‘Choice between two harms:’ DC Council delays COVID-19 vaccination requirements for students

Families of D.C. students will not need to have their children vaccinated against the coronavirus by Jan. 3, 2023, or risk having their kids pulled out of school per the city’s “no shots, no school” policy.

The D.C. Council voted Tuesday to delay enforcement of the COVID-19 vaccination mandate for some students to the next school year.

At-large Council member Christina Henderson presented the proposal to the council on Tuesday, saying that delaying the enforcement would be in the “best interest” of D.C. students.

The vote was the latest in a back-and-forth between council members and city officials over how to approach the requirement. Few school districts in the U.S. require students to be vaccinated against the coronavirus, and at a hearing on the city’s policy last month, city officials said the council had to decide the fate of the requirement.

Henderson introduced the legislation that called for students 12 and older to be vaccinated against the coronavirus, but school leaders expressed concerns about the number of students who may not be allowed to attend classes because they are not up-to-date on vaccines.

At-large Council member Elissa Silverman referenced the 23,000 school-aged children who are not vaccinated, saying that will be about “one out of four of our public school students.”

Although she said she does not want to put a policy in place that’s going to keep kids from school, Silverman said, “we need to move the needle on increasing the vaccination rate” during the delayed implementation of the vaccine mandate, including setting up mobile clinics at schools to make the vaccine as accessible as possible.

Henderson said the noncompliant rate for D.C. Public Schools for the COVID-19 vaccine is 44%; it’s 23% for routine vaccinations.

“Students can still get their COVID-19 vaccinations in the meantime, and we would certainly encourage them to do so. But they will not be excluded from school over that,” Henderson said.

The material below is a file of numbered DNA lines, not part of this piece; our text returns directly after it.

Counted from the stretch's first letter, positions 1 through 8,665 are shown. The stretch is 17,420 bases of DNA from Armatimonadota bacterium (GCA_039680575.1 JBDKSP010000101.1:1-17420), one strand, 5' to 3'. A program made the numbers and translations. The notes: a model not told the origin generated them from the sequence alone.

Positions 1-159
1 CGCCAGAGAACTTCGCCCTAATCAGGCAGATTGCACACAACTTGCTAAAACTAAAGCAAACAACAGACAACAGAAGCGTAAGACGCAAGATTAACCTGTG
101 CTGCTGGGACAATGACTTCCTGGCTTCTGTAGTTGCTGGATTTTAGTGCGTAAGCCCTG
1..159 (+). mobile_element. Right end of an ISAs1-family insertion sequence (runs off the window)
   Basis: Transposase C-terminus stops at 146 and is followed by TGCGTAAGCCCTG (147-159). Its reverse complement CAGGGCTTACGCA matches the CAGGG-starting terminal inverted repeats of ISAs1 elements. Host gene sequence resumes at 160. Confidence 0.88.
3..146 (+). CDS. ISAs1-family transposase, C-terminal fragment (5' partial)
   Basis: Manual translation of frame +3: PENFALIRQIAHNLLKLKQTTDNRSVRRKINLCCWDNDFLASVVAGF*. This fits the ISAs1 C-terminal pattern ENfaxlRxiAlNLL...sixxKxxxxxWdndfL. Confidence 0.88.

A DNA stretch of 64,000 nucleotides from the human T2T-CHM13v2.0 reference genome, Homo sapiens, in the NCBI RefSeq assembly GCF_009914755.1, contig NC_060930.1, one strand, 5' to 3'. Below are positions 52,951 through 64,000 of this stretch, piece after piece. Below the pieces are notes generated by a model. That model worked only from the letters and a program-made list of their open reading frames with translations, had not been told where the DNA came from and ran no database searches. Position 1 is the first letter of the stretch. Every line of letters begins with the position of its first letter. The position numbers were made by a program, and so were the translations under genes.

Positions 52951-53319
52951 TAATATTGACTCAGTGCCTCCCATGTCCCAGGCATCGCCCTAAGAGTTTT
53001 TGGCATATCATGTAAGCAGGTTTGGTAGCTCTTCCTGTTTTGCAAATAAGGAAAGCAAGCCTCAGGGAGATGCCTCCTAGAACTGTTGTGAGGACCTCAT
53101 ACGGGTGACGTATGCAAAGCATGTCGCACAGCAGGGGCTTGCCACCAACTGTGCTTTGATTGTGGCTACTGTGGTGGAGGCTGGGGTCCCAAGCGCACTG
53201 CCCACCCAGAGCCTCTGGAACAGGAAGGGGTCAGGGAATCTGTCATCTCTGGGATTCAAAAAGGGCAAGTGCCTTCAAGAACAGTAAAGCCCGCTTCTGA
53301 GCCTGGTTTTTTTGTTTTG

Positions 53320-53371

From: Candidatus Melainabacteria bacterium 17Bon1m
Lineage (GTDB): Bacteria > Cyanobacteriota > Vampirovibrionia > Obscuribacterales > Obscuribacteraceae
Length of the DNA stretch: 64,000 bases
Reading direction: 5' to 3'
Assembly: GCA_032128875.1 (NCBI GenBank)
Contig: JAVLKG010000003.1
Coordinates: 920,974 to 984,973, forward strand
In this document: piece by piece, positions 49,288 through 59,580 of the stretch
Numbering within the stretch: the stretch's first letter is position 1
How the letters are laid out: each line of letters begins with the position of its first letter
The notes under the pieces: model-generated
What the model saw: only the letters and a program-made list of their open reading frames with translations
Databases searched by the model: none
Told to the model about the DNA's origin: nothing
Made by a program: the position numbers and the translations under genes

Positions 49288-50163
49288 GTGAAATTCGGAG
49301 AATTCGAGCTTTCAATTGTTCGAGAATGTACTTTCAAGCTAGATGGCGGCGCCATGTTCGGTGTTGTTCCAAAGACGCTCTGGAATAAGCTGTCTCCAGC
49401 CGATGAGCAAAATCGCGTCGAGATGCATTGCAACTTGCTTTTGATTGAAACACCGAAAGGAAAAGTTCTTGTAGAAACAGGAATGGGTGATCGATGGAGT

Ten members of the council voted yes to the declaration; Ward 2 Council member Brooke Pinto voted no; Ward 3 Council member Mary Cheh voted present; Ward 7 Council member Vincent Gray was absent.

Ward 6 Council member Charles Allen described the vote as having to make a “choice between two harms.”

He said weighing between having children vaccinated and having thousands of students not being in class was a “tough vote.”

Cheh expressed her ambivalence, voting present instead. “I can’t pick my poison here,” she said.

Pinto, meanwhile, said that the council should not extend the date of compliance.

We have already extended the date of compliance. We know that COVID-19 vaccines are safe and the most effective way to prevent serious illness, hospitalization and death,” Pinto said.

Ward 8 Council member Trayon White said that he was happy to see that the council was “dialing back” on the vaccination requirement.

In a statement, the Office of the Deputy Mayor for Education said, “We have heard from many school leaders about the challenges of tracking enforcement for COVID-19 vaccinations. That is why at the beginning of the school year, the District adjusted the enforcement timeline of the Immunization Attendance Policy for the COVID-19 vaccine. We support the Council’s action to give our families and schools additional time to come into compliance.”

Abigail Constantino

Abigail Constantino started her journalism career writing for a local newspaper in Fairfax County, Virginia. She is a graduate of American University and The George Washington University.

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